The Army Communications-Electronics Research, Development and Engineering Center has demonstrated a major advancement in technology maturity through this four-year effort. The project focuses on replacing traditional image intensifier tubes with digital sensors that allow for remote use and image capture, image processing and better performance at the lowest light levels. It addresses key manufacturing metrics by increasing production, optimizing individual components for better performance and automating production steps. LLLS will reduce unit costs by greater than 75 percent as well as decrease lifecycle costs, which will allow for more widespread implementation of this technology.
The increased performance and reliability of the sensor system has resulted in user acceptance and a multitude of cross-service transition paths, including the AH-64 Apache, the F-35 Joint Strike Fighter helmet and forward-looking camera, and as a leading candidate for the future Enhanced Visual Acuity system for the Naval Air Systems Command. The LLLS has transitioned to full-rate production, and the first fielding was with the 1st Battalion, Apache 82nd Combat Aviation Brigade.
ENHANCED COMBAT HELMET
Before ManTech, the Army’s technology for manufacturing helmets was more than 30 years old and not adaptable for fully incorporating new materials. DoD turned to the S&T community and the ManTech program for an improved helmet. The Army and U.S. Marine Corps are now fielding the Enhanced Combat Helmet.
The Army helmet fabrication goal was to develop an entirely new methodology for mass producing complex shapes by combining layers of different thermoplastic materials. Researchers pioneered an innovative molding technology, a preform process that reduces touch-labor by as much as 40 percent and waste by as much as 70 percent.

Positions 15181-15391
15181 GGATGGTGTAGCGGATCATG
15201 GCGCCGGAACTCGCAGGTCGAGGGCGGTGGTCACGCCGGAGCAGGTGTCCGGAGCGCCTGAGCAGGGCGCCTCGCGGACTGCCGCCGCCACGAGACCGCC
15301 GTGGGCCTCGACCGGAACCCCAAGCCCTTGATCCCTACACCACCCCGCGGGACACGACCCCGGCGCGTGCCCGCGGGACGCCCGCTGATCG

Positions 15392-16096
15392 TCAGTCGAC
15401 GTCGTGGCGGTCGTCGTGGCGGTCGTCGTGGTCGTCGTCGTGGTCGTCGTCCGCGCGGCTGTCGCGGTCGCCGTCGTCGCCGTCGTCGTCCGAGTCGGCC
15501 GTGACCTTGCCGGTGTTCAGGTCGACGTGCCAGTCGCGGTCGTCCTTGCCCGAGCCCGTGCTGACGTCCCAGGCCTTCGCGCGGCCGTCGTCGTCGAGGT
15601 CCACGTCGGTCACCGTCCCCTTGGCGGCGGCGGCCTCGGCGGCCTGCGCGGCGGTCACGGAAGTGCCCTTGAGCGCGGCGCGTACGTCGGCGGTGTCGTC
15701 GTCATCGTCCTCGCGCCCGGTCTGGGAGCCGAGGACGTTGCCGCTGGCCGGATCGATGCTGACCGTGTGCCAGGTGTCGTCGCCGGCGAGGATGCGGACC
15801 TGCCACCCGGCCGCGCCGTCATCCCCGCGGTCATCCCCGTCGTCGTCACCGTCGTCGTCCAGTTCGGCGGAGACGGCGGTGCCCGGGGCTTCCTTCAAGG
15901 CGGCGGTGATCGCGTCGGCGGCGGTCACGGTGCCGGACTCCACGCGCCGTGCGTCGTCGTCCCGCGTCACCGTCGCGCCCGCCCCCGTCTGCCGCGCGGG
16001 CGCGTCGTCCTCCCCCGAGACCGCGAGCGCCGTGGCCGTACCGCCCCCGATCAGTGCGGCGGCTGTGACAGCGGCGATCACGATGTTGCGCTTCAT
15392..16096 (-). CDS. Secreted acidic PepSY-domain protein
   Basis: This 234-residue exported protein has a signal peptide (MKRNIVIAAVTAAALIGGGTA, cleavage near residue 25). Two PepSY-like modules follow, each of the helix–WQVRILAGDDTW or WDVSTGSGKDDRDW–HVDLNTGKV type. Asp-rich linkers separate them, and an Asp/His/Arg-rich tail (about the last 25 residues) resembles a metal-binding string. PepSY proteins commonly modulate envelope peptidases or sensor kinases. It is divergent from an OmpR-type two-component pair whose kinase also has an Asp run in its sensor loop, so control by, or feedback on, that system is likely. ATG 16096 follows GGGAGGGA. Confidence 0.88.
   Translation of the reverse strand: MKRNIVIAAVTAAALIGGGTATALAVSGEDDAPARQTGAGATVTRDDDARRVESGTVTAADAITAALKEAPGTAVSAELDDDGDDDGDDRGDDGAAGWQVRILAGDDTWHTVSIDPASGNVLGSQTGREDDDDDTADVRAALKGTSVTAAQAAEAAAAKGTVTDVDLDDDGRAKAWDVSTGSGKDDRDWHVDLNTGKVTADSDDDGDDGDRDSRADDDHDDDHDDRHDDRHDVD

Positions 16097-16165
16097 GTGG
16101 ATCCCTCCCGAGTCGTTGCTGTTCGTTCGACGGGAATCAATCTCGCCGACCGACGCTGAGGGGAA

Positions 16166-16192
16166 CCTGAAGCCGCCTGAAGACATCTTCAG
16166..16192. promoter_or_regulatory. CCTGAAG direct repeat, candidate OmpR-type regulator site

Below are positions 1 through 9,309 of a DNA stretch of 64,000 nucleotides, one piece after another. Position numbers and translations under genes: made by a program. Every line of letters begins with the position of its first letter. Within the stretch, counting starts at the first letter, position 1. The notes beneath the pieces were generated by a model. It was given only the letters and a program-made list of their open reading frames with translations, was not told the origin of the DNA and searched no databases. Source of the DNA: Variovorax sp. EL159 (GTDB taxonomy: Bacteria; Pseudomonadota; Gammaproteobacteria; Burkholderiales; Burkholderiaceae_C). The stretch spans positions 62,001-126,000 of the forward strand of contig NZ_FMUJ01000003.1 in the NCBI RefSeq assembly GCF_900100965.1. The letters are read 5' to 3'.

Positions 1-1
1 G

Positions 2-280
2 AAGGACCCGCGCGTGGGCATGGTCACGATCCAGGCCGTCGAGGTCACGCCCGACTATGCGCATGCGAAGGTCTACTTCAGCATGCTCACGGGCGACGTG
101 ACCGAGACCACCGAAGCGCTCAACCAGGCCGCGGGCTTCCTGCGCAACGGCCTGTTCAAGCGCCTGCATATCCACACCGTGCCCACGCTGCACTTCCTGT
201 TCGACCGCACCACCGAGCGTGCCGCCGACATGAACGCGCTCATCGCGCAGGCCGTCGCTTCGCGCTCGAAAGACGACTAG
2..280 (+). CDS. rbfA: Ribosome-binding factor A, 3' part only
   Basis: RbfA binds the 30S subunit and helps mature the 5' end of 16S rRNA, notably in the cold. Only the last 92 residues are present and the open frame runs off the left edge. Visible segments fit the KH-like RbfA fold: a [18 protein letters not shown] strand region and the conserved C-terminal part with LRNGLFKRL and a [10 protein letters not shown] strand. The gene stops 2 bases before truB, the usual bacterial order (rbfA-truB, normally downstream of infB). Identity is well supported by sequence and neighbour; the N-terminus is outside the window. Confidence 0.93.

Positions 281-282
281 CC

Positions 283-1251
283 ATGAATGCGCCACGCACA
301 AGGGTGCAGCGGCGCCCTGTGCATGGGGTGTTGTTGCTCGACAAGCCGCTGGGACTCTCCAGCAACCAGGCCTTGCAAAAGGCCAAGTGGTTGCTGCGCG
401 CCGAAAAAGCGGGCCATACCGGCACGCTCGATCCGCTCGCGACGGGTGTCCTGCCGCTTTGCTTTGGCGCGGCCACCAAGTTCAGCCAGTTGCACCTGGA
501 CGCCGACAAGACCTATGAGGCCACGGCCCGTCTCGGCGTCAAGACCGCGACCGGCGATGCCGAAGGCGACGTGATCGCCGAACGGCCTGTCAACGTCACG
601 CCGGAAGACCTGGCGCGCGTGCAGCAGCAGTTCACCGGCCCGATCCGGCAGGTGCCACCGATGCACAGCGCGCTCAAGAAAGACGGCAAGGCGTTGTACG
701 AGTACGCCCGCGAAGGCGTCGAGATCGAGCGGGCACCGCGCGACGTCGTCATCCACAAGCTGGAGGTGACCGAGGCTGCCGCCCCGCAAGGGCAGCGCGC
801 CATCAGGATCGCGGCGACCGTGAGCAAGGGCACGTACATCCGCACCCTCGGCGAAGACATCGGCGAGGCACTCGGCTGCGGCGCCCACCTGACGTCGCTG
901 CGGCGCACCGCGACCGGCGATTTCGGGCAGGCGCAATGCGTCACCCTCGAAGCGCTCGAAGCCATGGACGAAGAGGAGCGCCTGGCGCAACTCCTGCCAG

Army material researchers developed, executed and transitioned manufacturing methods that had precluded the use of Ultra High Molecular Weight Polyethylene. This reduced costs and increased ballistic and fragmentation protection by 35 percent while maintaining similar weight.
The ManTech program allowed the Army to serve as a catalyst to stimulate industry into unconventional ways of adopting these new materials for ballistic protection. New thermoplastic-based composites are inherently more expensive, so handling them, reducing the waste associated with the process to form them, and maximizing their benefit in terms of how they are formed into the ultimate part is critical.
A NATIONAL PRIORITY FROM PRESIDENT OBAMA
The Obama administration has identified advanced manufacturing as a key initiative for the future of the American economy and national security. The federal government established the National Network for Manufacturing Innovation in December 2014, when the Revitalize American Manufacturing and Innovation Act was signed into law. The Department of Commerce oversees this multi-agency initiative that has a core focus on a series of Manufacturing Innovation Institutes.
The overall Army ManTech strategy for engagement with MIIs is to accelerate manufacturing research and development through direct engagement with institutes; leverage institute consortium members to transition technology across the industrial base; and broaden workforce development and science, technology, engineering and mathematics impact by coordinating with MII outreach initiatives.
As the Army continues to develop more complex systems that combine multiple scientific and engineering disciplines, manufacturing technology will continue to be imperative to successful transition of advanced technologies from the lab to the field.
The Army’s ManTech program, through specific investments in core areas as well as supporting the president’s advanced manufacturing initiatives and the NNMI, continues to be a vital tool for delivering capabilities for Soldiers. As the program focuses on the future fight, the priorities of produciblity and affordability are at the forefront of delivering manufacturable technology solutions that enable decisive overmatch for American Soldiers.
Filed Under: Aerospace + defense